In a separate article, reporters Benedict Carey and Anhad O'Conor indicated that health officials face a tougher task than many had expected. "Researchers say that several factors outside their control have made such public health efforts harder than ever. The anti-retroviral drugs that have extended the lives of so many people with AIDS have also tempered the dread of catching the virus, they say, especially among a younger generation of gay men who have not known the agony of watching friends die of the disease." Furthermore, "Many men now search for and find casual sex partners on the Internet, bypassing bars and other central meeting places where public health workers traditionally have reached people. And especially among gay men, the drug crystal methamphetamine has become associated with casual sex for some men. Some experts suspect that methamphetamine may also increase a person's susceptibility to infection by suppressing immune function.
In other words, the association of gay sex and the use of crystal methamphetamine is linked to the spread of the H.I.V. virus. Medical authorities are divided over the function of "crystal meth" in this transmission. Some believe that the drug may actually compromise the body's immune system and ability to ward off the virus. Most seem to believe that the major impact of the drug is behavioral, with the use of methamphetamine lowering whatever inhibitions may limit sexual promiscuity.
The paper reported that crystal meth "has made deep inroads around the country in recent years, and in much of the nation's midsection it has supplanted cocaine and heroine as the biggest drug problem." Medical authorities point to the emergence of "sexual marathons" that are associated with methamphetamine use and have become popular in some homosexual circles.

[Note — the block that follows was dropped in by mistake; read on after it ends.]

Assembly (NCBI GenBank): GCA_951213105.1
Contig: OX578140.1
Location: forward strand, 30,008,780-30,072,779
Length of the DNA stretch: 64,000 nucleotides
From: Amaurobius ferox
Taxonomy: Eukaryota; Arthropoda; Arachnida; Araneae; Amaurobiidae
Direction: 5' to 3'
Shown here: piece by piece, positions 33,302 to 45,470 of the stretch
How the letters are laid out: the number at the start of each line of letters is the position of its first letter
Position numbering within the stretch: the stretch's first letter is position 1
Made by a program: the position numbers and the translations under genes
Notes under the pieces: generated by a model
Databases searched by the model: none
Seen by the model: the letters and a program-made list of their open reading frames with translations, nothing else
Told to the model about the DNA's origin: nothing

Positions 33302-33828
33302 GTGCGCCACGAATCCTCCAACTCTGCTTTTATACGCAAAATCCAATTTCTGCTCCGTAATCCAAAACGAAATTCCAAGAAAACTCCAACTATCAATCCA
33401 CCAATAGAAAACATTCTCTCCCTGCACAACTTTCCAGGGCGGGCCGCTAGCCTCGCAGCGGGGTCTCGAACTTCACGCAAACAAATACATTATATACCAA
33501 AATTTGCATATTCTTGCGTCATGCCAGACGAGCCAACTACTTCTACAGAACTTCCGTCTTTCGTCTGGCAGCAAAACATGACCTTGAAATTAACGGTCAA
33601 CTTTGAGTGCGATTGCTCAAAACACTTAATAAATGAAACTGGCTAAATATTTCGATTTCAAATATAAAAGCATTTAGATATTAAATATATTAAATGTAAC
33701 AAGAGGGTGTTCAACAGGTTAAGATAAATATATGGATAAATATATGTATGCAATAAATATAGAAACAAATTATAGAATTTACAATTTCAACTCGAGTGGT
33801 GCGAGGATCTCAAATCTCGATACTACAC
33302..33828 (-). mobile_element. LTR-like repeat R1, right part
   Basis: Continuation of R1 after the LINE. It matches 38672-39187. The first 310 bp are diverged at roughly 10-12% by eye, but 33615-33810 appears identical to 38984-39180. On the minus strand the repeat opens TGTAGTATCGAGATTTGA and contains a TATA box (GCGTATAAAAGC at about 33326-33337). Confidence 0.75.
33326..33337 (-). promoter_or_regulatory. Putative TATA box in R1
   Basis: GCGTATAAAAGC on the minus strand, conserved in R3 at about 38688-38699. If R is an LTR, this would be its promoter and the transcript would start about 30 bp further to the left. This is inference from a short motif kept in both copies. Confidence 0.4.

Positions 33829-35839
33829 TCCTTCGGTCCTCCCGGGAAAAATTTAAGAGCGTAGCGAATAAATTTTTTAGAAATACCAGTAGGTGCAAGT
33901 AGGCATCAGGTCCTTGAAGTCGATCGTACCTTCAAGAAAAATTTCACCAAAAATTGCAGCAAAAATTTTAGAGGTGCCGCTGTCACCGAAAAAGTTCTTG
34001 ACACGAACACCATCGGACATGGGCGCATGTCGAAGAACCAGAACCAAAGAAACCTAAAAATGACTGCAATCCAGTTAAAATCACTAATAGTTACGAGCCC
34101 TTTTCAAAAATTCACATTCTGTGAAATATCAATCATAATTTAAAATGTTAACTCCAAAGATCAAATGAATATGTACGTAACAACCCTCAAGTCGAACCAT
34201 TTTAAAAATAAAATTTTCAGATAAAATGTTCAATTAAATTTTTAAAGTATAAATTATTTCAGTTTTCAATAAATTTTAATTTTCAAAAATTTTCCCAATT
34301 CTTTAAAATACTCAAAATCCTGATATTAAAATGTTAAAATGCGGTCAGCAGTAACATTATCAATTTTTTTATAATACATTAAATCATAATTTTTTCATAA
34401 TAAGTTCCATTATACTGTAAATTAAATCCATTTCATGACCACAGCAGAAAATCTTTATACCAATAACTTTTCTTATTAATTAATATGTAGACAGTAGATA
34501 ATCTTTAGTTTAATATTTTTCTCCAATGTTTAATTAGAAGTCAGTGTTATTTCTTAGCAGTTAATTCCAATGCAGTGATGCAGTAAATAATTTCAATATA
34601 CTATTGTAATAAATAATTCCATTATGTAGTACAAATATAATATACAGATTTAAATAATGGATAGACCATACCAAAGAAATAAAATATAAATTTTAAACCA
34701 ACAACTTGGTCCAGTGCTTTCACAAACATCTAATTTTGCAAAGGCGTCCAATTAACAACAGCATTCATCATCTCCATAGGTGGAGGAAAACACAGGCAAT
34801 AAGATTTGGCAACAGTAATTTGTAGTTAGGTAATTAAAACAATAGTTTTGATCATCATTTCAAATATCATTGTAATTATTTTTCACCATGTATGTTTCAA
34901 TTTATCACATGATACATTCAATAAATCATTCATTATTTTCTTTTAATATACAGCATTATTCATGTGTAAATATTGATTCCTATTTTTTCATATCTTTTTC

Dennis DeLeon, President of the Latino Commission on AIDS, suggested that homosexual men using methamphetamine may commonly have sex with upwards of ten to twenty partners in one night. "It is a drug where they just lose count," he explained.
The Times was quick to assert: "Most gay men do not engage in such behavior, nor is it limited to gays. But medical history has shown repeatedly that a small number of infected people can sow an epidemic."
The medical danger has caught the attention of New York City's mayor Michael R. Bloomberg, who described a failure to guard against transmission of H.I.V. as a "sin." Addressing the new reports, the Mayor said: "It's just a sin in our society, where we know how it's transmitted from one person to another, and we should be able to get people to conduct themselves such that they don't catch it themselves, and certainly that they don't infect anyone else."